My friend, Elodia Strain, recently blogged about her Dork Diaries. I loved her post, so I decided to copy her. Here is a list of why I'm such a dork, both then and now.
1. I used to wish I could get glasses even though I didn't need them. I started wearing glasses when I was 25 and I was so excited to finally get some. I just think they're cool.
2. My sister and I used to be obsessed with the soap opera, Santa Barbara. We used to tape every episode and make scrapbooks and newspapers of the soap. We used to write down dialogue and act out scenes from the soap. We especially liked throwing glasses of water at each other's faces.
3. I once turned down a date so I could stay home and write a research paper. In my defense, he called only an hour or two before the date. That's just lame. I'm not saying yes to that.
4. I took extra semesters of foreign language in high school after I had already met the requirement, just for fun.
5. I played with Barbies until I was 16.
6. I was so into Air Supply when I was in high school. I even went to one of their concerts. Don't get me started on New Kids on the Block.
1. I love my glasses. I've tried contacts, but I don't like them. I really, really like wearing glasses.
2. I still have 2 boxes of old Santa Barbara tapes, pictures, and scrapbooks in my attic. Of course I don't watch the tapes anymore (I'm not that big of a dork) but I did stay up late 1 night watching old episodes on YouTube.
3. I love libraries and so do my kids. We will drive 45 minutes out of our way just to go to check out new libraries.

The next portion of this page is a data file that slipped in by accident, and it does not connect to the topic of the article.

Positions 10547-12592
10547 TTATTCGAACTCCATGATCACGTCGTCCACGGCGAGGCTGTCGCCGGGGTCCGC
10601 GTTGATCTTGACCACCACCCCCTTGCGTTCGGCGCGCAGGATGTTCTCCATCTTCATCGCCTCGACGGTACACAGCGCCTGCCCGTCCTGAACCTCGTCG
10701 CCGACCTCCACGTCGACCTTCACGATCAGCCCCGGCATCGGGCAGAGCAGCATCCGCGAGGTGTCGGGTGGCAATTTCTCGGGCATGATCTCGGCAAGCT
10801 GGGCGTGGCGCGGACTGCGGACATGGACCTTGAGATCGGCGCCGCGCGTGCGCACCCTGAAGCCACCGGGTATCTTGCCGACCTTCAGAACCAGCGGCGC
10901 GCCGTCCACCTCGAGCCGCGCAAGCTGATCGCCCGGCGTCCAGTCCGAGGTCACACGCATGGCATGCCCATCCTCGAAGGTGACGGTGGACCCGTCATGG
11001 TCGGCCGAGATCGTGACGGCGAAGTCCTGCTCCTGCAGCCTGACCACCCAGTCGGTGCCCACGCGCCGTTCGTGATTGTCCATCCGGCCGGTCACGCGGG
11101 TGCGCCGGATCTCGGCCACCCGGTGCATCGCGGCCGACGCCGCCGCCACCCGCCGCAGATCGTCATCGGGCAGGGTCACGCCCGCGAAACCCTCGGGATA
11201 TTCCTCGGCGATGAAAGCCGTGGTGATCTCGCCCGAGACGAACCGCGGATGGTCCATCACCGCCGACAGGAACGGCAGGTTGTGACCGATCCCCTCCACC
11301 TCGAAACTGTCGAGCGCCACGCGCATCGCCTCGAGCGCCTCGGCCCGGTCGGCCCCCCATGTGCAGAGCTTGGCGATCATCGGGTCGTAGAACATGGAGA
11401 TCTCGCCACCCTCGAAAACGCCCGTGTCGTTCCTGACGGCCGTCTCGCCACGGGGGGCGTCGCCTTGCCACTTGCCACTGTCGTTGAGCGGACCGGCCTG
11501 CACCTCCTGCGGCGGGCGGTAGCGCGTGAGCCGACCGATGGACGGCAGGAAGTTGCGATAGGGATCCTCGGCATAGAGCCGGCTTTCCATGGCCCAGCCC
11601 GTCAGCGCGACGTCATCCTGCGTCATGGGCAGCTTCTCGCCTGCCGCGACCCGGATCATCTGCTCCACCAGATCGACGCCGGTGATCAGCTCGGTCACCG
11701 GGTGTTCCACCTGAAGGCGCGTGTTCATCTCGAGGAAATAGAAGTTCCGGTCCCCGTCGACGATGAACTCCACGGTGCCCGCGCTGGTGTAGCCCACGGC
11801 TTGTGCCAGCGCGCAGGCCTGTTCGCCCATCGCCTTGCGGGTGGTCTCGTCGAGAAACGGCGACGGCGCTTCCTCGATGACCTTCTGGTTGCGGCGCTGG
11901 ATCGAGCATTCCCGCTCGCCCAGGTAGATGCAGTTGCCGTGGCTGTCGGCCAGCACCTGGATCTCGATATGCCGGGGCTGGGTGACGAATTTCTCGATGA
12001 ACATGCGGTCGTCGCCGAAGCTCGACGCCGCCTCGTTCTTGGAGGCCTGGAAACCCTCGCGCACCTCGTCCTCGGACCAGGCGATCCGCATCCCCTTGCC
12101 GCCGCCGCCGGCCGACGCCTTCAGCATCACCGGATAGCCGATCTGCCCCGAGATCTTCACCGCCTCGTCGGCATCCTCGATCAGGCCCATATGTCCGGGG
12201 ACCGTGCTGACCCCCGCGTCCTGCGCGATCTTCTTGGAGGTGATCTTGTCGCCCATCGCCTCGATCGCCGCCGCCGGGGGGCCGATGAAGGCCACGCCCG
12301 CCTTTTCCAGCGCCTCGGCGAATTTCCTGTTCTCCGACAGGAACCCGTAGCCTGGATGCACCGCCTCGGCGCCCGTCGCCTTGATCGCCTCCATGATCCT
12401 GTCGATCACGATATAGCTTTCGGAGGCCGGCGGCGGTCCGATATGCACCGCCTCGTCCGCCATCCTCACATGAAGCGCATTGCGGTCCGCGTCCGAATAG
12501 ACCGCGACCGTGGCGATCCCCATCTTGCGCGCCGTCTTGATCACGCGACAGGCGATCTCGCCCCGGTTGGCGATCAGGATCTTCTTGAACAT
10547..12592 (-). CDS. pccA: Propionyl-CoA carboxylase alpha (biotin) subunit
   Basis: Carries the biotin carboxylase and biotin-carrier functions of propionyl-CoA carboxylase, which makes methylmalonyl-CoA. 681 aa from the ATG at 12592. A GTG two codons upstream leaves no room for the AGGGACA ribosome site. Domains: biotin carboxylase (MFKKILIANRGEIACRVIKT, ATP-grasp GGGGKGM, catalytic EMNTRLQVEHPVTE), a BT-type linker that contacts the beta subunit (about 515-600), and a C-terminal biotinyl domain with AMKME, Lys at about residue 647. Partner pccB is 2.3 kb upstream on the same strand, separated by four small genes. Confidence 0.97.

4. Sometimes, I take trash home from parties or events. Not real trash, just stuff that can be recycled like cardboard or bottles or cans. I once snuck out a whole bag of wrapping paper from a Christmas party because I knew it was going to be thrown away. I know this admission will probably decrease future party invitations. I'm sorry; I'm just such a recycling dork. All I can say in defense is that I'm from New Jersey.
5. I still have my Barbies up in the attic. No, I don't play with them anymore. I'm just waiting for that girl to have an excuse to play with them.
When I think of some more, I'll do another post- Dork Diaries 2. Anyone care to leave a comment about why they're a dork?
Tuesday, December 23, 2008
I just finished The Santa Letters by Stacy Gooch-Anderson, a perfect read for this time of year. Emma Jensen and her four kids are approaching Christmas without William. William, Emma's husband, was killed by a hit-and-run driver the year before. While she tries to be brave for her children, Emma misses him greatly and is having a hard time with the approaching holiday.